The European Elections: 'Judas' gibe enlivens N Ireland campaign

Click to follow
In European elections as in everything else, Northern Ireland is different. This campaign has been fought by different parties, with a different voting system, on different issues.

The three MEPs will be elected on the basis of proportional representation. The actual result is scarcely in doubt: it will be a big upset if the three are not, as before, the Rev Ian Paisley, the SDLP leader John Hume and the Ulster Unionist Jim Nicholson.

In effect there have been two campaigns, one on the Unionist side and one on the nationalist. A low-key and generally lacklustre campaign has been enlivened only by Mr Paisley's attack on James Molyneaux, the Ulster Unionist party leader, as a 'Judas Iscariot'.

Mr Paisley's electioneering technique is not normally characterised by restraint, but he and Mr Molyneaux have been partners in a pact for almost a decade, during which time the two men developed a close working relationship. Until now Mr Molyneaux has been one of the few to escape the Paisley invective.

Mr Molyneaux reacted to the onslaught with a more in sorrow than in anger approach, leaving it to a colleague to reply that Mr Paisley was 'a downright embarrassment to the Unionist case through antics which are nowadays more thud and blunder than blood and thunder'.

Mr Paisley always tops the poll in European elections, but the government will be watching anxiously for signs of slippage which would indicate an erosion of the Unionist extremes. The theory goes that this would brighten the prospects for the inter-party talks which the authorities hope to revive after the election.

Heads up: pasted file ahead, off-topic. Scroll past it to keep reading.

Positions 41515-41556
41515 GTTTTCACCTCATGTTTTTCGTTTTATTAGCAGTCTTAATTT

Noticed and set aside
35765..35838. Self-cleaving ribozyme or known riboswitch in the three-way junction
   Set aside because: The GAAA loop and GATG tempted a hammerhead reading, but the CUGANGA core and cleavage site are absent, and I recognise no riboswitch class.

Also due after the contest is Sinn Fein's response to the Downing Street Declaration, a reaction which will help clarify how much life is left in the Irish process. The government will, as always, be hoping for a dip in the Sinn Fein vote.

The republicans never do well in European elections, for many nationalists are pro-European and the republicans are Euro-sceptic, and they suffer from John Hume's large personal vote.

Last week Mr Hume mingled with the congregation outside St Agnes's Catholic church in Andersonstown, west Belfast.

Parents brought up their excited girls dressed in white dresses after making their first Communion, to have their photographs taken with him. A man approached and shook his hand: 'I'm a republican,' he said, 'but you're the best of them. A woman came up: 'I'd like to shake your hand,' she said. 'You're a good man. All the best.' There were no dissenting voices; all was goodwill.

A little later he was greeted by a man who had just missed death. 'The loyalists nearly got me,' said the man, a taxi-driver. 'I was shot in the back of the head last year, but I'm okay. It was a loyalist retaliation after a Provo bombing.' The SDLP leader shook his head in wonderment, and said he hoped they would get peace soon.

A mile or two away, in back streets off the Falls Road, Tom Hartley, a Sinn Fein candidate, made his canvassing rounds. A retinue of party workers ran out ahead and to the sides, keeping an eye out for voters who would like a word, and for suspicious cars which might contain loyalist attackers.

One old woman would definitely like a word. 'Unless you do something in the Clonard area we're not going to give you any more votes,' she lectured Mr Hartley sternly.

Young boys drinking beer were causing noise and damage, she complained: 'Is there nothing can be done? We've nobody to protect us at all.' He promised to look into it.